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Making a website from your game, for your game



Hello there.

As mentioned in a previous blog entry, we're developing an adventure game called Outsider, where every puzzle is different. Outsider is being developed in Unity using a plugin called SVG importer, meaning most graphics in the game are vectorial.

In the past year, we have improved the graphics a lot:

January 2018












April 2019



Details were added to the graphics, the lighting was tuned and we also started using Unity's recent post-processing profiles. Meanwhile, the website we built for the game still used screenshots from the old version and looked ancient:











The website was also minimal, consisting of just images and gifs from the game interspersed with minimal text. So, since all the recent browsers support SVG, we decided to use the graphics from this scene, directly from Unity, to create a new website:


If you want to take a look, it's live at www.onceabird.com.

So, on to the code. Unity supports extending the GUI of your behaviours, so we inherited the Editor class in a WebsiteGeneratorEditor class to create a single button to export the scene layout:

public class WebsiteGeneratorEditor: Editor
    public override void OnInspectorGUI()


        WebsiteGeneratorScript websiteGeneratorScript = (WebsiteGeneratorScript)target;
        if(GUILayout.Button("Export Scene"))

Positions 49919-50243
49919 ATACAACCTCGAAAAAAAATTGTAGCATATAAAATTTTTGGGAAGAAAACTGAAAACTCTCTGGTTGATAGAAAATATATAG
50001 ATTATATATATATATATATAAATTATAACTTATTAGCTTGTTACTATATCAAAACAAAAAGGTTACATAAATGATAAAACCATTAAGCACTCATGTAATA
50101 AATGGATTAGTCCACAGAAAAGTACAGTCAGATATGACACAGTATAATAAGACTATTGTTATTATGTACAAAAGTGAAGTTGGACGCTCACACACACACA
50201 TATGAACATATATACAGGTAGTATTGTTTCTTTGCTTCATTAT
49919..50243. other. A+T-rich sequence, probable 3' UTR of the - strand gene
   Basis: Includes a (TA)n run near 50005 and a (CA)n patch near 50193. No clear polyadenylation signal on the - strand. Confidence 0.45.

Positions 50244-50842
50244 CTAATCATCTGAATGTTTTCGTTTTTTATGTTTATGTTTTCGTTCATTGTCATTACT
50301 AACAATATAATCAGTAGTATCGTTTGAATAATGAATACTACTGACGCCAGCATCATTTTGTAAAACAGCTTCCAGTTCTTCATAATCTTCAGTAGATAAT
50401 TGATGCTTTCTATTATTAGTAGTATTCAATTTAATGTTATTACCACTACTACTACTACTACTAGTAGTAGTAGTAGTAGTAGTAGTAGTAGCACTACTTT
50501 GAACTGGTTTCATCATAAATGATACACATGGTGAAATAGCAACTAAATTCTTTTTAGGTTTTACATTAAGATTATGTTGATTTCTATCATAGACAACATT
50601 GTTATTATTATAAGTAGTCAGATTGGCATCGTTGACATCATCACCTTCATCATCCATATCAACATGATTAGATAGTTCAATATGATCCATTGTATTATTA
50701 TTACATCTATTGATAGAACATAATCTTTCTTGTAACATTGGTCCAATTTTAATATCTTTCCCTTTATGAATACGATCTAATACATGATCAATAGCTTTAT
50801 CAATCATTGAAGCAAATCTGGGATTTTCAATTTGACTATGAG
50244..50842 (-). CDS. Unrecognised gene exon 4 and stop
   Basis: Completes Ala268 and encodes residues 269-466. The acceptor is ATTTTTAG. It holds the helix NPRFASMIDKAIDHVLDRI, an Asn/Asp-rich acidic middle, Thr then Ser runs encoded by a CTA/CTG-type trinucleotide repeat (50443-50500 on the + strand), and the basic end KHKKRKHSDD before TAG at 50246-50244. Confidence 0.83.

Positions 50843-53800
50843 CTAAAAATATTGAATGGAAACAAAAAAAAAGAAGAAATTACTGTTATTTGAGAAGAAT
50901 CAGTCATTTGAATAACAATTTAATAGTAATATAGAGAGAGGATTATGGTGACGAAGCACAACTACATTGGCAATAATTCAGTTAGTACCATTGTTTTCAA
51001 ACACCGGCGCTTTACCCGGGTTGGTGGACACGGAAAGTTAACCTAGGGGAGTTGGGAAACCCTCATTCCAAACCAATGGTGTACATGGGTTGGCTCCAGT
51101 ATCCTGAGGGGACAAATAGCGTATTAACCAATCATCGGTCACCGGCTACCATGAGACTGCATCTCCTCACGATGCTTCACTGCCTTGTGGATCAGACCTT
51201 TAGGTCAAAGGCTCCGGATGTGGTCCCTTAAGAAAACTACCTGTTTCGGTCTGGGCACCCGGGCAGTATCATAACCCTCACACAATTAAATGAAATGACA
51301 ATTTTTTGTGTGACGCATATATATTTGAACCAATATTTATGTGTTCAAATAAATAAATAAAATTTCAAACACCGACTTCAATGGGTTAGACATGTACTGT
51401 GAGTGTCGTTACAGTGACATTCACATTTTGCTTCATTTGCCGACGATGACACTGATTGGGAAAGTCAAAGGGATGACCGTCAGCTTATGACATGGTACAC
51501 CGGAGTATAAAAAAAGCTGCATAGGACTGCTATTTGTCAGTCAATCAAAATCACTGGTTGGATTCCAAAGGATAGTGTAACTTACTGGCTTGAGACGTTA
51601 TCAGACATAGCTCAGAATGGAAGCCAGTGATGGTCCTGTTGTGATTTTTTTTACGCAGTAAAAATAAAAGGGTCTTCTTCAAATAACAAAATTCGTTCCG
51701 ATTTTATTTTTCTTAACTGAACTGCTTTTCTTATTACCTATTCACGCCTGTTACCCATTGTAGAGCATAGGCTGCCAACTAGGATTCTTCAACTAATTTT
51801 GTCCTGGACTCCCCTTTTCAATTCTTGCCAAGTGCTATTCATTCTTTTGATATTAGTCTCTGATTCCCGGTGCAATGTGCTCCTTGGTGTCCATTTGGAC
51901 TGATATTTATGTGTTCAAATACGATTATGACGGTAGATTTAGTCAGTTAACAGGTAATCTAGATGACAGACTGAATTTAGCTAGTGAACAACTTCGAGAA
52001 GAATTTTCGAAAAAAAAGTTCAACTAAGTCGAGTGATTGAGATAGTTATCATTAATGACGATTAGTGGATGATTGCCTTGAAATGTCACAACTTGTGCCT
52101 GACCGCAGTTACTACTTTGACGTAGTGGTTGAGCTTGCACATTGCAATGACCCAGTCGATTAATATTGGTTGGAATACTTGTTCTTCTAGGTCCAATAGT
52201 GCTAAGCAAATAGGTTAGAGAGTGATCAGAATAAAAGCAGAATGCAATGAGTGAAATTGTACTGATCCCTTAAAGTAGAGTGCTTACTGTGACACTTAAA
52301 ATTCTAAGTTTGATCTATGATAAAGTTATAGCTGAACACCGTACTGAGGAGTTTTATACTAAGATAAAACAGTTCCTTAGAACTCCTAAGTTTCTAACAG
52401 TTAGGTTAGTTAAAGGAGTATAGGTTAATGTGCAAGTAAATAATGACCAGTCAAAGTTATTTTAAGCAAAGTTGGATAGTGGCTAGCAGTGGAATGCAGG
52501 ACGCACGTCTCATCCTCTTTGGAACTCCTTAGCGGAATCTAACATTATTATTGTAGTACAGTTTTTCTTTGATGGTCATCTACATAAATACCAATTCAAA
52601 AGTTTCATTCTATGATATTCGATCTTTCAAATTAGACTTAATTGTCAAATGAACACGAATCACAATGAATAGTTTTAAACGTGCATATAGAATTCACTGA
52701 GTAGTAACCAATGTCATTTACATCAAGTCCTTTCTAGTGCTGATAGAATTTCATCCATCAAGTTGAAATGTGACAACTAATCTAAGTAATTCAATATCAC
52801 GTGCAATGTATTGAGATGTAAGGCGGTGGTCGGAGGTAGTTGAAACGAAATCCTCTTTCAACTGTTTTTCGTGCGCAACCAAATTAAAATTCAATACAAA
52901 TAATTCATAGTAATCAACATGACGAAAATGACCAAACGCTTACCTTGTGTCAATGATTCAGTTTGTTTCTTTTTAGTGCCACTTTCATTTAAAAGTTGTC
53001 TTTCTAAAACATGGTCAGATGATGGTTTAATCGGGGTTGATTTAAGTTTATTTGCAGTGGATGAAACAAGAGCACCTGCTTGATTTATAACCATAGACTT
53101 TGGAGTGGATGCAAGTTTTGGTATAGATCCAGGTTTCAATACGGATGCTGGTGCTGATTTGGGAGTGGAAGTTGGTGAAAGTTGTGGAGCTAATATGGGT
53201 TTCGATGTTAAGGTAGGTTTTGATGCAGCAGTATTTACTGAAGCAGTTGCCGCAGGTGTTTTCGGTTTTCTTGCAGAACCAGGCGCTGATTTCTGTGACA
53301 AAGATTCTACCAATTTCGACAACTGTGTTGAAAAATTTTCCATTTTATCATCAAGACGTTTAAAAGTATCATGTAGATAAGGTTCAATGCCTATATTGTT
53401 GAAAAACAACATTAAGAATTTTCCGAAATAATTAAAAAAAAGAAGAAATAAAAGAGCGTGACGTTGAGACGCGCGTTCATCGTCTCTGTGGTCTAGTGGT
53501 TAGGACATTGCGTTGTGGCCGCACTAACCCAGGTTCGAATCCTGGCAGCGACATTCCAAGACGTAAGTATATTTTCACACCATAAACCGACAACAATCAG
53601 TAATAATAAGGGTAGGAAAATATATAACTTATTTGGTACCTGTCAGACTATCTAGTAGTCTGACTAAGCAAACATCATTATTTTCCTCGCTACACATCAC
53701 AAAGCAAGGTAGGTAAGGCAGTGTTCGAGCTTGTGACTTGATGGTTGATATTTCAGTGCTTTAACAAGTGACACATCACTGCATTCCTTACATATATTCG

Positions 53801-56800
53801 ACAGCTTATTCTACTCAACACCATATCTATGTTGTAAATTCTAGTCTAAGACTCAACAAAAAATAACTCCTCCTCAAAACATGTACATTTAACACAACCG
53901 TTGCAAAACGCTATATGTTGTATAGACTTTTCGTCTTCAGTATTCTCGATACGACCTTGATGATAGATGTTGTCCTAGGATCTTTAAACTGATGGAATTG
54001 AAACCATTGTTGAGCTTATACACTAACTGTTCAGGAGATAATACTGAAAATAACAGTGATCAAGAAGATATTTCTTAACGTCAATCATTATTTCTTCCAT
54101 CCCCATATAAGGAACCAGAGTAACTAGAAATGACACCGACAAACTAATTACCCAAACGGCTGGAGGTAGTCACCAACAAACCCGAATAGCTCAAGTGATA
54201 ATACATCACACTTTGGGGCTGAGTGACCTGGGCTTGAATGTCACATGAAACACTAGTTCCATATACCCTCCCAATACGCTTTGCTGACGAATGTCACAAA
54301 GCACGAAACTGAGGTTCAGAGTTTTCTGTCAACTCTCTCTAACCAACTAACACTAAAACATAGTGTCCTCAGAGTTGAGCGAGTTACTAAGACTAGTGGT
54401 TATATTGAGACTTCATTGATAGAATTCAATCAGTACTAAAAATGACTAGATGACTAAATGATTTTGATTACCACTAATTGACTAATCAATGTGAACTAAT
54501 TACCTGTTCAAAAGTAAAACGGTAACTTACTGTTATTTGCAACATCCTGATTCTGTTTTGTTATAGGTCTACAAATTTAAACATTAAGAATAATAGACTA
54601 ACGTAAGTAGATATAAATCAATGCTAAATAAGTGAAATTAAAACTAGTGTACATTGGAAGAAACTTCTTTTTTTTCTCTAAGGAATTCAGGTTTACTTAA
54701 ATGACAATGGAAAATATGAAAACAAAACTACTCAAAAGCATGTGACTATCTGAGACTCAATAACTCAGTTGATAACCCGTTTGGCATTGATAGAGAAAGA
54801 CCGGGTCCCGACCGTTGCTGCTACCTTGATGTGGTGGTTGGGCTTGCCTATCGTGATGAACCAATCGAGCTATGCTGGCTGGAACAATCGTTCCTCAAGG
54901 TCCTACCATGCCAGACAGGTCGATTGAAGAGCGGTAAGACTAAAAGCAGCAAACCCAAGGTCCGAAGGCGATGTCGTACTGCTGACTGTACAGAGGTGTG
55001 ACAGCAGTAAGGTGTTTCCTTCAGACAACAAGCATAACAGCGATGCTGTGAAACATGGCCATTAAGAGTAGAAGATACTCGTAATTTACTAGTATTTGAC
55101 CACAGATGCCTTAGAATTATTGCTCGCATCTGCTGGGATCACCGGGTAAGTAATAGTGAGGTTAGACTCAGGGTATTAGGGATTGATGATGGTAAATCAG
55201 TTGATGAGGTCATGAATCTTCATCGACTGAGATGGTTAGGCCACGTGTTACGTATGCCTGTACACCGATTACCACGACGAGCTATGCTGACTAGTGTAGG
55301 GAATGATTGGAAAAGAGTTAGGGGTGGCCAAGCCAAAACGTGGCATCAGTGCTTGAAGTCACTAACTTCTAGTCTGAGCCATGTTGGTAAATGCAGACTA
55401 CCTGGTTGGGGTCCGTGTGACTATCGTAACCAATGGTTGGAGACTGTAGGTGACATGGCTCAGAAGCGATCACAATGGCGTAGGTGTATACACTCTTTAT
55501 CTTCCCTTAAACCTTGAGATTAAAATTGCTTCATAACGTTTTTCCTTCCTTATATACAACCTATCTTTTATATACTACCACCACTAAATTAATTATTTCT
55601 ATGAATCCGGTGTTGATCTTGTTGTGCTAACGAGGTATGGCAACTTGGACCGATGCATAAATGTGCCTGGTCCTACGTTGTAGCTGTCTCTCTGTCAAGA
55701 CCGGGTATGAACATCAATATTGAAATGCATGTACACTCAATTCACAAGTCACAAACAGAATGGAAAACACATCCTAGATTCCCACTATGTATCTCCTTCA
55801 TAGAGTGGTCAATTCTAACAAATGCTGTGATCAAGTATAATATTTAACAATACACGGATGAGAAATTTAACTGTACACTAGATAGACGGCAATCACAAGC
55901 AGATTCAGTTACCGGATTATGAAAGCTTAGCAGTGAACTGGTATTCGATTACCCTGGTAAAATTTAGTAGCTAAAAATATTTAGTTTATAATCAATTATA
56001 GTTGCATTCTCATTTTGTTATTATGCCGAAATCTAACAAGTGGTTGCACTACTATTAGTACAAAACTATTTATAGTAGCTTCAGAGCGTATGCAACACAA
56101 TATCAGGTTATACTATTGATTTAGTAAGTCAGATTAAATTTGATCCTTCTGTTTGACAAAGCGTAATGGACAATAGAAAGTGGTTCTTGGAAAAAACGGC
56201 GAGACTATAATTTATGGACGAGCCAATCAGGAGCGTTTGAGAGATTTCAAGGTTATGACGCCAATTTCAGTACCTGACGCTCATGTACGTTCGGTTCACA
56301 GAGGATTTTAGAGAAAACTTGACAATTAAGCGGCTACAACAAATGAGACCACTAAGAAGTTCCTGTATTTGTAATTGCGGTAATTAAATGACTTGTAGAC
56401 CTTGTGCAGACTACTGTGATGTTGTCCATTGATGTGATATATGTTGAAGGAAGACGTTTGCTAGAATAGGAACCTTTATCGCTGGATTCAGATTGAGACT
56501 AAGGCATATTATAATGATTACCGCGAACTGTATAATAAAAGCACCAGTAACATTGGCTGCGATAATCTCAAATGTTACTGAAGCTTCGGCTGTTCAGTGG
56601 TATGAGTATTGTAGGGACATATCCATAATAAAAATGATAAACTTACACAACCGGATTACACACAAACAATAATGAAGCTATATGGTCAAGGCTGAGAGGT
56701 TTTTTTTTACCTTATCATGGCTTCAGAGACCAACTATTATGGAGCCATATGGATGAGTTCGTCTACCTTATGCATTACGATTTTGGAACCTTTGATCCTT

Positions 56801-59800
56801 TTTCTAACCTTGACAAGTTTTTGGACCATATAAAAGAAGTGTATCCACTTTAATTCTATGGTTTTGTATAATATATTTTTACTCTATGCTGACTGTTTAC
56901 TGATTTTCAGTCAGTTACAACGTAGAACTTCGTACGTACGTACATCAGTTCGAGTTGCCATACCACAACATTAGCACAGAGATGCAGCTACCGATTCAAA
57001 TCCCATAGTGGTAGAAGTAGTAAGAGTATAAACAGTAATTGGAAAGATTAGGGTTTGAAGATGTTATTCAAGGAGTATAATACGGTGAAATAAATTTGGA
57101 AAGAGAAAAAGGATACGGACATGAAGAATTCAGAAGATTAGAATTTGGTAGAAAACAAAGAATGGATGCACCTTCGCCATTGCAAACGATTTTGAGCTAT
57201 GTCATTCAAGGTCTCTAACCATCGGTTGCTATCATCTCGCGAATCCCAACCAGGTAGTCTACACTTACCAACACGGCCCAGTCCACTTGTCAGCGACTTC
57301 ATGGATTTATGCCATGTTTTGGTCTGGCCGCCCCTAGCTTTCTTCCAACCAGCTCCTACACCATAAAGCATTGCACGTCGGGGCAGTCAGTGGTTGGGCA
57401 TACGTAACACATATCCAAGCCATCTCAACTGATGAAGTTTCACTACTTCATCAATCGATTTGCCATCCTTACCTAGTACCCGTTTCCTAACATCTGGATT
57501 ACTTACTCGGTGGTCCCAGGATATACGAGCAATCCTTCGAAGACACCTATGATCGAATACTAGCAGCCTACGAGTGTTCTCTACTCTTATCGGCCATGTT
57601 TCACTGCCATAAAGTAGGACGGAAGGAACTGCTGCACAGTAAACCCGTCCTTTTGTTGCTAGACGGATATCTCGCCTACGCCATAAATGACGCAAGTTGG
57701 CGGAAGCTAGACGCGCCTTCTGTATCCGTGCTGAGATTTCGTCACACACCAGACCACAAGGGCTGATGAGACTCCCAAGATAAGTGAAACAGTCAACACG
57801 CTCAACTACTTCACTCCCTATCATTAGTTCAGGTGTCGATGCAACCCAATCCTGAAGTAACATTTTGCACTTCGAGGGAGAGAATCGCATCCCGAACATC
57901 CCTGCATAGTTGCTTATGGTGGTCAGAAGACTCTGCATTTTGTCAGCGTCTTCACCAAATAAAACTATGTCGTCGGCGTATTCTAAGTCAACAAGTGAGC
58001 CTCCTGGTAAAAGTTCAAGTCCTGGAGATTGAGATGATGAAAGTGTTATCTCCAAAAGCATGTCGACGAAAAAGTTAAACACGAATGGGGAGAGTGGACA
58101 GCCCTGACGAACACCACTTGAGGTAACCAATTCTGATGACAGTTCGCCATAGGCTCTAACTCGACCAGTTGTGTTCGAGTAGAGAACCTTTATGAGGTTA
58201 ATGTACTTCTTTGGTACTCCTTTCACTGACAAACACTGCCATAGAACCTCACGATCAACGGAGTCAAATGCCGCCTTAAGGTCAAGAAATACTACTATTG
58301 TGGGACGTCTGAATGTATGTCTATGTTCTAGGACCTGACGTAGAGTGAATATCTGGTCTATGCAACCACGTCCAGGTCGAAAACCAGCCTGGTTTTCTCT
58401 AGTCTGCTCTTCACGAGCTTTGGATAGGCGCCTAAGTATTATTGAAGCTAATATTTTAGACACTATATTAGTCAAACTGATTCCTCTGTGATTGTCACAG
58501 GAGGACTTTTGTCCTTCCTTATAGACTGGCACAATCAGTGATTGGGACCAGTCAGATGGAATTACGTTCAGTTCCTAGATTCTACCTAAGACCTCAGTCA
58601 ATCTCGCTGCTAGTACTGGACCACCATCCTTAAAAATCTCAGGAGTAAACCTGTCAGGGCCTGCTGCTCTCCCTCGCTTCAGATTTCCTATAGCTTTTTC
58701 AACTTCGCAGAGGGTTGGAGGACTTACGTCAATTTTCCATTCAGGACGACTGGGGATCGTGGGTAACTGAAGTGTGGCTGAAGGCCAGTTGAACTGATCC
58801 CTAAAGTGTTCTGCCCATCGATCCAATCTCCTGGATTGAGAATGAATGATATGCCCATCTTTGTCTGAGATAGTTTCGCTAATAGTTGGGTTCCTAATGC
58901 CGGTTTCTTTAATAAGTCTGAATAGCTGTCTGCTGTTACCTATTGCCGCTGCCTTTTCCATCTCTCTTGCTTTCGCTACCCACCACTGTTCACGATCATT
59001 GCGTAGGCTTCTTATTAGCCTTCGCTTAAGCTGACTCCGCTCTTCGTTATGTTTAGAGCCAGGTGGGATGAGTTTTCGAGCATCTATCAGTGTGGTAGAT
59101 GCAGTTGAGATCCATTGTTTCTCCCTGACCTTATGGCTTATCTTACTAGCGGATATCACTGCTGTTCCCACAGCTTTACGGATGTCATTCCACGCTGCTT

Each Editor class references another script as a target, in our case it's named WebsiteGeneratorScript. Here's the full source code: WebsiteGeneratorScript.cs, I'll go over it bit by bit. But first some context.

The SVG plugin we're using creates an SVG Renderer component (as opposed to the normal Sprite Renderer or other Renderer components) on each behaviour that uses an SVG asset:











Although some code here is specific to SVG Renderer, most of it is based on Unity's standard position, rotation and scale Transform, so it should be easy to adapt to your project.

The exported scene's SVG Renderers are contained in a single root transform named Room:


And here's how the WebsiteGeneratorScript component is configured in this scene:




















We'll gloss over the details for now. The WebsiteGeneratorScript class contains a recursive method named ExportTransform:

string transformText = "";
ExportTransform(GameObject.Find("Room").transform, ref transformText);

The method searches for an SVGRenderer on each transform, starting from the Room root transform. The transformText variable contains the generated HTML text that will be inserted into an HTML file in the end. Not all the elements in the scene will be exported, so the first thing the method does is return if the transform is in the excludedTransforms list (the contents of which you can see in the WebsiteGeneratorScript component image above):

    private void ExportTransform(Transform transform, ref string transformText)
        if(Array.IndexOf<Transform>(excludedTransforms, transform) >= 0)

If an SVGRenderer component is found, it generates the corresponding HTML img tag:

SVGRenderer renderer = transform.GetComponent<SVGRenderer>();

if(renderer != null && !transform.name.ToLower().Contains("interactive"))
	float width = renderer.vectorGraphics.bounds.size.x * scale * transform.localScale.x;
  	float height = renderer.vectorGraphics.bounds.size.y * scale * transform.localScale.y;

  	float left = transform.position.x * scale - width / 2.0f - (renderer.vectorGraphics.pivotPoint.x - 0.5f) * width;
  	float top = -transform.position.y * scale - height / 2.0f - (renderer.vectorGraphics.pivotPoint.y - 0.5f) * height;